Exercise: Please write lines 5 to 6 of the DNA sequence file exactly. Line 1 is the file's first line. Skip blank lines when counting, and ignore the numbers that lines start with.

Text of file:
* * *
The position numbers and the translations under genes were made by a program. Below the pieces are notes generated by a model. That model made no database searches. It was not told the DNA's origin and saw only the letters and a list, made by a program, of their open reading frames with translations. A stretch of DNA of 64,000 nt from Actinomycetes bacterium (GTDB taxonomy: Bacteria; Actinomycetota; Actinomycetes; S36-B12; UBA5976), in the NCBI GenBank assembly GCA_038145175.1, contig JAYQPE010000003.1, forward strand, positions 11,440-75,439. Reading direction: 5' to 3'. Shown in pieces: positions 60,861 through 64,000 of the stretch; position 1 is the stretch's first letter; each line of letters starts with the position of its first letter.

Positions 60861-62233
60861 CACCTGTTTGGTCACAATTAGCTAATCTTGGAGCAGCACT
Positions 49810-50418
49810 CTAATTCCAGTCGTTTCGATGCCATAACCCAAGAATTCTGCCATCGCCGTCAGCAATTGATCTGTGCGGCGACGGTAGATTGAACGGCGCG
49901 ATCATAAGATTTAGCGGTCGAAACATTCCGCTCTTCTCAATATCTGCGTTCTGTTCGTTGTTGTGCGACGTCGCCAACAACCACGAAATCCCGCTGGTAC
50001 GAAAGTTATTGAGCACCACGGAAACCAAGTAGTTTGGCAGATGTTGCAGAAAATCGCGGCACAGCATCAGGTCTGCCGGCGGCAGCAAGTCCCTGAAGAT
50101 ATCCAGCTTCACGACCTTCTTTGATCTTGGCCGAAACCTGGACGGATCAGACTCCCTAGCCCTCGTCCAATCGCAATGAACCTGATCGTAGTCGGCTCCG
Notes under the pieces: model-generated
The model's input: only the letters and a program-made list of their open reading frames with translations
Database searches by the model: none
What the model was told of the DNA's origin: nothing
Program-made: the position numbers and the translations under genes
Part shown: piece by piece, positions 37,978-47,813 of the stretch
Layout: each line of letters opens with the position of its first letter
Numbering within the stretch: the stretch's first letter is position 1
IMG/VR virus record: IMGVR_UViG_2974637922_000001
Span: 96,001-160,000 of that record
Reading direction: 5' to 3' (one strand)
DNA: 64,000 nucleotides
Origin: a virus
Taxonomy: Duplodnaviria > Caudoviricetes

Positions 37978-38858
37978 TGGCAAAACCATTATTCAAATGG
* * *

49810 CTAATTCCAGTCGTTTCGATGCCATAACCCAAGAATTCTGCCATCGCCGTCAGCAATTGATCTGTGCGGCGACGGTAGATTGAACGGCGCG
49901 ATCATAAGATTTAGCGGTCGAAACATTCCGCTCTTCTCAATATCTGCGTTCTGTTCGTTGTTGTGCGACGTCGCCAACAACCACGAAATCCCGCTGGTAC